It’s Saturday night. I’ve been running around doing all the things all day and now I’m sitting in the backseat of a Lyft driver’s car with my ten year old son. We’re on our way to his first big concert, tickets in hand for Lower Level seats for the Maroon 5 show at the Golden One Center. My son has told the driver he’s heading to his first big concert and the driver is now recounting his own first experience. He’s grinning and laughing and telling the story with joy and detail, his voice inflecting, hands gesturing, body relaxed.
And then it hits me.
Someday, this is the story that my son will tell about his first concert. This moment, right now, the story of the two of us in the backseat on the way to this concert. This is part of a core memory moment.
Someday he’ll tell someone how his mom took him on a mom-and-son date as a gift for his tenth birthday and how he was equal parts awed and overwhelmed by it all. He’ll tell about how he couldn’t see over the people in front of him who wouldn’t sit down, and so the two of us stood and danced and sang along, also. He’ll tell them about the glittery dress worn by the opening act, how amazing the drummer was, how he knew almost all of the songs and was captivated by the lights. He’ll tell how mom let him have a chocolate milkshake, and fries, and a pretzel, and how his very favorite song of theirs was the closing song. He’ll probably even tell about how difficult it was to get a ride home and how we probably should have just walked.
THIS IS A MOMENT, MICHELLE. For fuck’s sake, stop watching it happen and be in it.
At some point near the end of the show, Adam Levine starts thanking the fans, and he says something to the effect of “we’ve been doing this for twenty years, and thank you for supporting us and blah, blah, blah.” I only heard part of the rest because, um. TWENTY YEARS?
Ten + ten = . . . TWENTY?
FUUUUUCCCCCCKKKKKKKKK that’s a longish time.
But then again, my 20 year High School reunion is at the end of this month so, ya know, sounds right.
But for how much of those last 20 years have I been really, truly, present? Not so many really. So many years ruled by fear, manifested as anxiety and clothed as careful plans for “the future.” Such cautious, conservative, rule following behavior. So much telling and so little listening. So many years caught in a blur of doing for the purpose of doing and not for the purpose of being. So, so many years wishing that the moment I was in would be different than it was.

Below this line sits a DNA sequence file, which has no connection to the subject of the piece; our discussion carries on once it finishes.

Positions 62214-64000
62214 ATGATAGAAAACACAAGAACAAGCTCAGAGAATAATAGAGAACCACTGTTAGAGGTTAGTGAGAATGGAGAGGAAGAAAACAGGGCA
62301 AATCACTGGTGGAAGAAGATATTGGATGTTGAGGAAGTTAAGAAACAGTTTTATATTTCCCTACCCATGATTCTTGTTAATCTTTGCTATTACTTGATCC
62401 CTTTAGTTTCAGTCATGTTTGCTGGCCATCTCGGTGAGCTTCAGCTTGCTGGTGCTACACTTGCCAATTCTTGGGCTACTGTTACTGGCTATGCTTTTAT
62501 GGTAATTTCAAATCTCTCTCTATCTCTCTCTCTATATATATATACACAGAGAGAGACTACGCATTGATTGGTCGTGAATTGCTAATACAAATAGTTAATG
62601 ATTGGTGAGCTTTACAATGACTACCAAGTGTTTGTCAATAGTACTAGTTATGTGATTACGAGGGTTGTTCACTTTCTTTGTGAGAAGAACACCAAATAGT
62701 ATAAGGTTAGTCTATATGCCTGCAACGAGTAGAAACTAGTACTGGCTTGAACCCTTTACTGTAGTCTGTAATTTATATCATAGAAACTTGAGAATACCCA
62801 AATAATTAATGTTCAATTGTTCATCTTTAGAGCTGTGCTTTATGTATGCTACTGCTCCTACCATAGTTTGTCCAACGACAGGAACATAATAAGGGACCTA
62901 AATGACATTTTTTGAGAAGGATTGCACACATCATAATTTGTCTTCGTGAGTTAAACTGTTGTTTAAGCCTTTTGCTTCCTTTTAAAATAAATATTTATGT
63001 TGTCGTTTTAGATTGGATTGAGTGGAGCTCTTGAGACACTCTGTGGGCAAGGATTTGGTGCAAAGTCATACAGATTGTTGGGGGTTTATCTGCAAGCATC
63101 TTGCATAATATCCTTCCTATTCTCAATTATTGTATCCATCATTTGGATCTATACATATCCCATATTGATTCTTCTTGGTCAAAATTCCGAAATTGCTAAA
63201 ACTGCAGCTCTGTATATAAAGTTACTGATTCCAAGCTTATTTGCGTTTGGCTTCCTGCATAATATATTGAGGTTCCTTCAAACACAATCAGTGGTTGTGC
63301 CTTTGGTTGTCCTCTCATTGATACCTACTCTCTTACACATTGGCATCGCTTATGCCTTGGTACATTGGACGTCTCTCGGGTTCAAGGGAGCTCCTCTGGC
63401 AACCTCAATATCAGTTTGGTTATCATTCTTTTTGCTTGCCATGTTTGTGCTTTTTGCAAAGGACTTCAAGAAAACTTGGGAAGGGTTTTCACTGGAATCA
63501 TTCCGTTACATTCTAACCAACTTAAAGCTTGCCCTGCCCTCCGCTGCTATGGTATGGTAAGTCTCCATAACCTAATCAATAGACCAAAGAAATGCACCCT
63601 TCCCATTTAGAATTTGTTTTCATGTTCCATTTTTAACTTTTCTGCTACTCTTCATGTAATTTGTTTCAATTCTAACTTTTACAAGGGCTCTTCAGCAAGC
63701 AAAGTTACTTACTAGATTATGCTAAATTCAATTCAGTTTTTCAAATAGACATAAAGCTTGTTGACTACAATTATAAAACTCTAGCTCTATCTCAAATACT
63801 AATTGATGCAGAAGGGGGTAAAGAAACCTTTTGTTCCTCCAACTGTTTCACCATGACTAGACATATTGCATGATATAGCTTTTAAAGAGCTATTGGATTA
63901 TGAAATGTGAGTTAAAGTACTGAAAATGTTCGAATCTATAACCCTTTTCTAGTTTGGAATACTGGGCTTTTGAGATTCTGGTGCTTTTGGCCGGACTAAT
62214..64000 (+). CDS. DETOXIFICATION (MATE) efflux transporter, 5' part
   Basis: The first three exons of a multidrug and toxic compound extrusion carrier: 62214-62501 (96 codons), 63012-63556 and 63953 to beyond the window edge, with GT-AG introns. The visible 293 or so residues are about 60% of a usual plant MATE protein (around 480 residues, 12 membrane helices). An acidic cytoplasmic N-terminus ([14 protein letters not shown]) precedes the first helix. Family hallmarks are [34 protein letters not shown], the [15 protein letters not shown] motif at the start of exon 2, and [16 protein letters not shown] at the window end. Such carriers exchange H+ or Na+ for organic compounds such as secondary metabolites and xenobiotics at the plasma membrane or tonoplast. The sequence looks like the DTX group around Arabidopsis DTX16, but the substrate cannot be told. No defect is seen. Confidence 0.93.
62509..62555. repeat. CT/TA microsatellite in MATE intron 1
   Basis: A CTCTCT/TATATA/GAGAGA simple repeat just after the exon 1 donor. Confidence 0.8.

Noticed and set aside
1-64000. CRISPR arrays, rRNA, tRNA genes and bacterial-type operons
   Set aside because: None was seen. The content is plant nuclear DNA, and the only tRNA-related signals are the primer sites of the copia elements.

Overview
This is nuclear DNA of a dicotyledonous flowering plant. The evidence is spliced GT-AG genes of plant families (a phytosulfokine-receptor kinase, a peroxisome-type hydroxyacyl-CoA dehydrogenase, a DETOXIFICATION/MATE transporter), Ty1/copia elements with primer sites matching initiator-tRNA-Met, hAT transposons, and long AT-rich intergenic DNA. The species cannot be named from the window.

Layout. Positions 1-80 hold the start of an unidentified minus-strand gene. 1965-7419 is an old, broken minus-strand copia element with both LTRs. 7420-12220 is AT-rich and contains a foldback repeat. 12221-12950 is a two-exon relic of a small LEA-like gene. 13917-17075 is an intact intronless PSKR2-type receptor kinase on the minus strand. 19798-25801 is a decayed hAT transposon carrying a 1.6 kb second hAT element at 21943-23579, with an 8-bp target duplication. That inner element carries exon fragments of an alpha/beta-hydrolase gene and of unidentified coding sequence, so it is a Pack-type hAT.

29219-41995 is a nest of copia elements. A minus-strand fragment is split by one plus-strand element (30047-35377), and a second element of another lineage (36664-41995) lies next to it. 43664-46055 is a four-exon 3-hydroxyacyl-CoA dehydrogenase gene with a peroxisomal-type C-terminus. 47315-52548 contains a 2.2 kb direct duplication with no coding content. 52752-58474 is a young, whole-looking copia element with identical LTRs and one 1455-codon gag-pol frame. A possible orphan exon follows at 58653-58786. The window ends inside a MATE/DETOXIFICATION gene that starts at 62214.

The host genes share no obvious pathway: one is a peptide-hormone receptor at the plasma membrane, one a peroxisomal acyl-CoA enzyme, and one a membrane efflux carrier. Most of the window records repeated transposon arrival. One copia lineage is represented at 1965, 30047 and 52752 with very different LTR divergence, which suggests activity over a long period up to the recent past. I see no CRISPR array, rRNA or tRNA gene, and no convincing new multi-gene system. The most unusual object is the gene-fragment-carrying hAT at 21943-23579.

Fear of the unknown. Fear of not feeling worthy. Fear of not being wanted. Feel of being wrong. Fear of failure.
All of that fear does just one job, and that one job quite well — it takes away the gift of the moment.
I remember another moment I caught it, the moment. I was two-thirds of the way through a teacher training program, and the weight of the immense abundance in my life hit me like a freight train. It literally took me to my knees, and I sobbed in the shower for nearly an hour.
I’m not an expert, but I think that maybe joy is not supposed to work like that.
When the moments just build, unacknowledged, they come out sideways and unanticipated. When we keep climbing the stairs of our lives, going up, and up, and up, and never pausing to look around as see how far we’ve climbed, or who is with is, it won’t just take our breath away when we finally do.
It’ll knock the fucking wind out of us, lay us out on the beds we made and ask us to love them.
I’m grateful, for so many things really. I’m grateful for the practice of gratitude, and the practice of yoga. They teach me how to get back to right now when I’m out it. They show me how to use my breath, how to zoom out, ground down, and see. They teach me how to stop watching the moment, and just be in it.
The tell me, when the hands of fear reach for me, when I’m feeling choked with pressure, and plans, and expectations, when I’m so busy getting it right I forget to enjoy, it —
Take a breath in.
Let that breath out.
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